Becoming Jane: Subject and Narrative Formation through the Language of Suicide and Marriage in Charlotte Brontë’s *Jane Eyre*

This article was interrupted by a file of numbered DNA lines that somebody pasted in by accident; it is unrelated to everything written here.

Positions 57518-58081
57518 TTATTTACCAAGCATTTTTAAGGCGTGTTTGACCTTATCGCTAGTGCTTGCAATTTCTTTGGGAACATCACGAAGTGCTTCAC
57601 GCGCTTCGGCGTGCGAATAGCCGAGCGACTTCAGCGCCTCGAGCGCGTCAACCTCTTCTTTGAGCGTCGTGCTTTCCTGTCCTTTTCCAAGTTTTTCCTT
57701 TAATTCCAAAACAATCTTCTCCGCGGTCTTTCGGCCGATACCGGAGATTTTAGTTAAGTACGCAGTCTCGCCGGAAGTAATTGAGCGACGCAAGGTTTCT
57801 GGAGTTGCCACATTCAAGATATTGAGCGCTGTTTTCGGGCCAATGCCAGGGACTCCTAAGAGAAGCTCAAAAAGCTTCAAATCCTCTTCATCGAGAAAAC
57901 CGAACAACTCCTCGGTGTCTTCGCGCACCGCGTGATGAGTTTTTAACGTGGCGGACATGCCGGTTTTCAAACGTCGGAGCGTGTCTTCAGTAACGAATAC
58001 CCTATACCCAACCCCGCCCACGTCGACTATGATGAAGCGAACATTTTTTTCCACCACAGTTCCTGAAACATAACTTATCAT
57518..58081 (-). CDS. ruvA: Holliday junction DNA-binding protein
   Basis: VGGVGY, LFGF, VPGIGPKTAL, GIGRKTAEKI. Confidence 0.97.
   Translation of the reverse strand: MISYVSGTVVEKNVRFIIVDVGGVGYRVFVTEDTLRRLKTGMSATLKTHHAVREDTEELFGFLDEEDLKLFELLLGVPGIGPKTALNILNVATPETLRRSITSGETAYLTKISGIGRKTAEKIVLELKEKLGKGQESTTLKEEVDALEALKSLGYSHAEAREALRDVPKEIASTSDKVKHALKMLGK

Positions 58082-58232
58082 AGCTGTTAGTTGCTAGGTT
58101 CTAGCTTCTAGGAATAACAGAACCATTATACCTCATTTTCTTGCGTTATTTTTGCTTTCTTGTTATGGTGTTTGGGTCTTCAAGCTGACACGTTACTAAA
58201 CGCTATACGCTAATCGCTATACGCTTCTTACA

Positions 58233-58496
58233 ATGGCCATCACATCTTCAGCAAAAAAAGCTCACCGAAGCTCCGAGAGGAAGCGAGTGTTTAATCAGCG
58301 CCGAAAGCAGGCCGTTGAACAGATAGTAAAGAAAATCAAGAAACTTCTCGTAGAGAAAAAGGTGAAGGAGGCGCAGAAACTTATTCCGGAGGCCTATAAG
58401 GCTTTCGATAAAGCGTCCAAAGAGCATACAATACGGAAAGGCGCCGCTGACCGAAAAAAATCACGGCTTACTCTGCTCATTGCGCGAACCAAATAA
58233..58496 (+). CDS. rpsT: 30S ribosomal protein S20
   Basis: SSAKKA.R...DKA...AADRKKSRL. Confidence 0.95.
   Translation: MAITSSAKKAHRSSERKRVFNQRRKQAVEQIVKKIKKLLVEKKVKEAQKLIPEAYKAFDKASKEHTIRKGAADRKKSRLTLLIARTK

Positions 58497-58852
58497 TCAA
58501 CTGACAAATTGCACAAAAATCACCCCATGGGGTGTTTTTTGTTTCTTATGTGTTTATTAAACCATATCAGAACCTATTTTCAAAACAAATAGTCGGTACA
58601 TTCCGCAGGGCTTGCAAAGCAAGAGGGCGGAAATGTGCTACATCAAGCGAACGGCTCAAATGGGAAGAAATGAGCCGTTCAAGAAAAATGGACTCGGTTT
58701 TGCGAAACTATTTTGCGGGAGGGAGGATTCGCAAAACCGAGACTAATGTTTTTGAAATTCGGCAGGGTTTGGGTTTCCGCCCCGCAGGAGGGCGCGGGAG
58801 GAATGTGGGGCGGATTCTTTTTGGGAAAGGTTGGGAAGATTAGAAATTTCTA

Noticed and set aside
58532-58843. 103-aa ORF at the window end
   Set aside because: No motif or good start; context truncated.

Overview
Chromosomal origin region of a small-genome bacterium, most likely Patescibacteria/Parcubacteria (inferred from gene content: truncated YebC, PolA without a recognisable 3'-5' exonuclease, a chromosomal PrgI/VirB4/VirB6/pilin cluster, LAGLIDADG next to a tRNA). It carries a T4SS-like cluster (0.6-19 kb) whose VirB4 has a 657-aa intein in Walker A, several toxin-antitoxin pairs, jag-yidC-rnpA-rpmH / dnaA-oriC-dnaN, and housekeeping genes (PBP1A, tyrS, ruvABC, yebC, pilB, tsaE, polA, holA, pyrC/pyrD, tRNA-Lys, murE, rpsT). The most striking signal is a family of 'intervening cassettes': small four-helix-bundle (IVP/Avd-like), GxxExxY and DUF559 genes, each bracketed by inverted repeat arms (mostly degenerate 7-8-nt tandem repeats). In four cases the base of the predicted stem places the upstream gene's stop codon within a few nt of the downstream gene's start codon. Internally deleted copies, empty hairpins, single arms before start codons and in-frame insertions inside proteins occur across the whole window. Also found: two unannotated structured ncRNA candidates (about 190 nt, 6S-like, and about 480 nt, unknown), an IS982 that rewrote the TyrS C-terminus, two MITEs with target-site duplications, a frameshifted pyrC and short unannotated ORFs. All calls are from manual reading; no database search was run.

Scholars have understood Charlotte Brontë’s Jane Eyre, a quintessential female Bildungsroman or coming-of-age novel, as ultimately a conservative work, since the marriage at the end of the novel appears to subsume and domesticate the rebellious, feminist actions of the eponymous protagonist. As both a Bildungsroman and a fictional autobiography, the novel, published in 1847, tracks the psychological development and maturation of Jane that allows her to become a productive citizen and the author of her own story. From the beginning of the novel, Jane is aware that she must actively cultivate herself as a subject to establish her place in society. This awareness complicates the conservative understandings of the novel, because it compels Jane to develop her narrative abilities so that she can determine her own fate and suggests that Victorian women can do the same. Both as the narrator and the protagonist, Jane uses language to differentiate herself from the “other” and to redefine what constitutes success and failure in her life. More specifically, she uses the language of suicide and marriage to describe failed and successful processes of development for herself and other characters throughout the novel, demonstrating her awareness of these developmental processes. Jane’s self-conscious development as both a subject and a narrator parallels Brontë’s blending of the Bildungsroman and autobiography. By tracking Jane’s development as both a subject and a narrator and demonstrating Jane’s awareness of this process through the narration of her own story, Brontë provides a model for Victorian women to assert themselves by becoming the authors of their own lives.